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Bantam team does it again

Winterhawk C1 team wins tournament against top provincial competition



With spring break holidays taking a toll on their roster, the Whistler Winterhawks Bantam C1 team headed to the Paul Brenner Memorial Bantam Tournament in Chilliwack last weekend with modest expectations.

After winning both the regular season and playoff banners for their division, going undefeated in 30 games, the team entered the Paul Brenner tournament against some of the best teams from the Lower Mainland, Fraser Valley, Vancouver Island and Interior leagues with just two centres, three defencemen and six wingers.

Undermanned and undersized, the Winterhawks rallied in each of the seven games they played, losing just one pool game, to claim the overall trophy.

"The players did a remarkable job considering the level of competition, and the fact that they were outmanned and outweighed in every game they played," said head coach Richard Kelly. "Fatigue was definitely a factor, as were bumps and bruises. In spite of this we outshot every team we played."

The Winterhawks finished with averages of 5.14 goals per game and just 1.71 goals against. The team also racked up one of the lowest penalty minute totals of any of the 25 participating teams.

Centres David Sadler and Garrett Milan logged a lot of ice time over the weekend, but still managed to play good two-way hockey. Milan, the team’s top scorer in the regular season, wrapped up the tournament with 21 points.

Brett Kelly, Ethan Fairley and Eric Smith rotated on defence, killing penalties and cycling the puck up the ice. Kelly also added some offence, finishing with eight points.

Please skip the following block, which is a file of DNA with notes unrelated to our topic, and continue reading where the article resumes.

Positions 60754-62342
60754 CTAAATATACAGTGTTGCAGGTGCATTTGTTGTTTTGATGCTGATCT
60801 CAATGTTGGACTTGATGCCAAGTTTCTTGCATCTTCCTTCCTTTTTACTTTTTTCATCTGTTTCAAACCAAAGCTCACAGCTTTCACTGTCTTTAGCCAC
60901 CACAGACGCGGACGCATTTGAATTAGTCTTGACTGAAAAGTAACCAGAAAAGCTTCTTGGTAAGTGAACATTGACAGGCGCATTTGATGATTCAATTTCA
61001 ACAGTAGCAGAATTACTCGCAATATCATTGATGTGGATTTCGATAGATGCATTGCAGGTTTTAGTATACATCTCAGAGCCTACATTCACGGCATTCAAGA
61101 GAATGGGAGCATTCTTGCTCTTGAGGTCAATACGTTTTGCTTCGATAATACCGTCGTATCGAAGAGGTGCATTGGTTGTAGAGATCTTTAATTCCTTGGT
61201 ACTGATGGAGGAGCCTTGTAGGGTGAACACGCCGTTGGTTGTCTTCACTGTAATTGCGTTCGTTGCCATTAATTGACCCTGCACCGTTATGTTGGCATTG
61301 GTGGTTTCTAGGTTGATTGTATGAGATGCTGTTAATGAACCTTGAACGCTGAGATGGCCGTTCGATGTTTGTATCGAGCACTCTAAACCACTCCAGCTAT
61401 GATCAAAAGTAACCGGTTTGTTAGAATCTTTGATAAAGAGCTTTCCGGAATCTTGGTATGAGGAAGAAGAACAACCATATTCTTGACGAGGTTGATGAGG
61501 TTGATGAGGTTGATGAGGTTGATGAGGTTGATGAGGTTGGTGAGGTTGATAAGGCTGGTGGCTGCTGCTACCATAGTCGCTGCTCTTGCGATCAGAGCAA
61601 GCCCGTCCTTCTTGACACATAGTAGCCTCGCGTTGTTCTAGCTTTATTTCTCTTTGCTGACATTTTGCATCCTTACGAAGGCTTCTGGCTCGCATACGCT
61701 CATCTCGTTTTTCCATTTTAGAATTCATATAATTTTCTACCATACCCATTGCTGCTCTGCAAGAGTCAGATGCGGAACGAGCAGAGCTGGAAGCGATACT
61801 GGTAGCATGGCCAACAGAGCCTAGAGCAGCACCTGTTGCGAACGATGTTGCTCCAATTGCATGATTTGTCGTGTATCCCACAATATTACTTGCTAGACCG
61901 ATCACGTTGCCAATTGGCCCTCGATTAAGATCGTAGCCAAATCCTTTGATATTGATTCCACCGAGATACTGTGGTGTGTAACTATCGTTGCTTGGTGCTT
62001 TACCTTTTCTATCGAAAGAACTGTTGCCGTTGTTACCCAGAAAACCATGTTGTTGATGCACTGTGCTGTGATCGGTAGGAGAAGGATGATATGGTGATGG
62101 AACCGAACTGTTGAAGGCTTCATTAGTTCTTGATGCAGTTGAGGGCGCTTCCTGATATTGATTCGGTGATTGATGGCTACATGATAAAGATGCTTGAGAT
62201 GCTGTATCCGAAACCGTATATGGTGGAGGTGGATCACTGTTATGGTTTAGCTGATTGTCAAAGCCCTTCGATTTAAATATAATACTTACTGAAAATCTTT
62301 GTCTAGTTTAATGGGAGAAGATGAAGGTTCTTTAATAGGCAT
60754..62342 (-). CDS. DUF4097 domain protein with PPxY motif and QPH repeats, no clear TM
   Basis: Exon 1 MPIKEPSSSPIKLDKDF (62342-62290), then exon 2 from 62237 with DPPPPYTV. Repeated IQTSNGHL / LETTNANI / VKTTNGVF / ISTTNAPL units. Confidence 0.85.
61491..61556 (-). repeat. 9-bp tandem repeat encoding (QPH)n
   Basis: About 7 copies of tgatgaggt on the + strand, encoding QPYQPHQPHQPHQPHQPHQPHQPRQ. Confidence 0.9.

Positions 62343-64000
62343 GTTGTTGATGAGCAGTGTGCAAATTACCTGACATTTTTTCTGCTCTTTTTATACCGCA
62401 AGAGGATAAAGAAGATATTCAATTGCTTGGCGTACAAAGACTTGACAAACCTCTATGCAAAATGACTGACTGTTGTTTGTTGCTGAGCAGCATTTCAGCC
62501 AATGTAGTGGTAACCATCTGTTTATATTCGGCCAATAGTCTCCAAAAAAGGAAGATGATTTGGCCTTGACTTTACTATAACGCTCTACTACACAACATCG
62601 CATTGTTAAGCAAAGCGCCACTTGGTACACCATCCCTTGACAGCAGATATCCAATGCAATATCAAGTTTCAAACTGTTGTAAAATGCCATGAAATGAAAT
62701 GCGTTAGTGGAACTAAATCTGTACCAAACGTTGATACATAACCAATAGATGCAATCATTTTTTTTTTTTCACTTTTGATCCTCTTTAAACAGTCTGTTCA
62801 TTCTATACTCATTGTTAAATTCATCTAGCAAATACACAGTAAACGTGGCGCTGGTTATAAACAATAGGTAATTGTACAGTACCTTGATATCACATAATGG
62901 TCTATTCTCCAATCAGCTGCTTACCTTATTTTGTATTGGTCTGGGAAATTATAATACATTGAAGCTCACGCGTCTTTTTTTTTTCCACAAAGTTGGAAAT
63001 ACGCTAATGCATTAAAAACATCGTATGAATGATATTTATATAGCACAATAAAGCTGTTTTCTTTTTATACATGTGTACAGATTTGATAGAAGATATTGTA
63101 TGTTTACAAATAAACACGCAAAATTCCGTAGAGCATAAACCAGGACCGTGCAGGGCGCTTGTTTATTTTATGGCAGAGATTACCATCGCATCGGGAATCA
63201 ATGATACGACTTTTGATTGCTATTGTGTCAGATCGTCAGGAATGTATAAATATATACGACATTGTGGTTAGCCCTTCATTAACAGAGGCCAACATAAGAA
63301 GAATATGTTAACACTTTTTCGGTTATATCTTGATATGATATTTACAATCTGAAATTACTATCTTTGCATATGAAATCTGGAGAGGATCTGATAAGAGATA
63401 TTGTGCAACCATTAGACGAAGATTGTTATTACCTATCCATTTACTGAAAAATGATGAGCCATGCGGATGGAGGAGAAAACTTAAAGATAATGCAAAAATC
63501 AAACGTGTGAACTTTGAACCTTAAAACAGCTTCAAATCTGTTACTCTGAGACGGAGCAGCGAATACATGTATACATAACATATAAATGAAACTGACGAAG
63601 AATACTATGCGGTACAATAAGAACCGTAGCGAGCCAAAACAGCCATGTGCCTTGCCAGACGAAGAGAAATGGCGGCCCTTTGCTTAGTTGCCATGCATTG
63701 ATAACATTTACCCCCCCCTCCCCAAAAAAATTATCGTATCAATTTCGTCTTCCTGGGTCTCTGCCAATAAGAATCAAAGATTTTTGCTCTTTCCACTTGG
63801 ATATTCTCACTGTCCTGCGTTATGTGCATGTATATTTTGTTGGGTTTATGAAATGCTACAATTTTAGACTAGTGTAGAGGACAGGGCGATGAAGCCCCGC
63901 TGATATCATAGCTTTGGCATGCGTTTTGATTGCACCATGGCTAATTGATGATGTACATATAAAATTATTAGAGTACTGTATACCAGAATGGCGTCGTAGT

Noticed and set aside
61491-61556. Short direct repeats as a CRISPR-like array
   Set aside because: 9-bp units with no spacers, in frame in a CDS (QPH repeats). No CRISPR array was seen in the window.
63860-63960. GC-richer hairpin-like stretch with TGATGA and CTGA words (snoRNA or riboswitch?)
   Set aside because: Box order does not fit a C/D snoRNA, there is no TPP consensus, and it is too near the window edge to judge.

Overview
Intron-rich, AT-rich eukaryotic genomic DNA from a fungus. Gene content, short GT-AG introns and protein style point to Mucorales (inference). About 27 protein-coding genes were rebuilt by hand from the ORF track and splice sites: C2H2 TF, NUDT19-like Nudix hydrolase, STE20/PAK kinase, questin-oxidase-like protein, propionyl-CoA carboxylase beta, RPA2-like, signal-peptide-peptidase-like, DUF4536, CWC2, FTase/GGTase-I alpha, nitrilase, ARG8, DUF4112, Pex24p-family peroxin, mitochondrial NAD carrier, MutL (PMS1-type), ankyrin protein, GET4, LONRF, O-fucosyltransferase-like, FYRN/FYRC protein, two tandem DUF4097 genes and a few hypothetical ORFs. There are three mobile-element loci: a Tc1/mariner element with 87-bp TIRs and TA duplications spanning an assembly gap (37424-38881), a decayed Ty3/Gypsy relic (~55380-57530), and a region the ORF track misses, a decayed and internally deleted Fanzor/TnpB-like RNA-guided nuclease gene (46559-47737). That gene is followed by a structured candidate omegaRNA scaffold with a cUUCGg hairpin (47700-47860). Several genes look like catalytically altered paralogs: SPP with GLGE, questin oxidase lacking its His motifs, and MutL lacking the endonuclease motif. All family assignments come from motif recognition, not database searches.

The wingers were Jesse Clemiss, Kit Browning, Takuma Ida, Ross Young, Jordan Macdonald and Keenan Nagle. With a full bench, the wingers helped carry the centres and defencemen, while contributing on both sides of the centre line. Clemiss led all of the wingers with nine goals over the tournament.

Winterhawks goalie Luke Braidwood sprained his wrist snowboarding three days before the tournament. Fortunately the team’s trainer, Bill Macdonald, is a paramedic in Whistler and taped Braidwood’s wrist before each game. Macdonald also helped to keep the other players in the game with ice, tape, and good advice.

Assistant coach Mark Sadler and team manager Craig Smith ran the gates for the team, while the players’ parents helped out any way they could from the sidelines.

"I was amazed by the players’ resiliency, work ethic and collective sense of purpose. Their success in this tournament was quite an accomplishment and all of them matured as players over the course of a four-day weekend," said Kelly.

This year the Winterhawks could field only one Bantam team, combining all of the 13-14 year old players in Whistler and Pemberton on one team. The skill level for the players varied from beginners to veterans, but by the end of the regular season all of the players were making a contribution.

Kelly says his goal coming into the season was to develop skills and prepare the players for Midget level hockey, with the potential of going even further. Winning was just a bonus.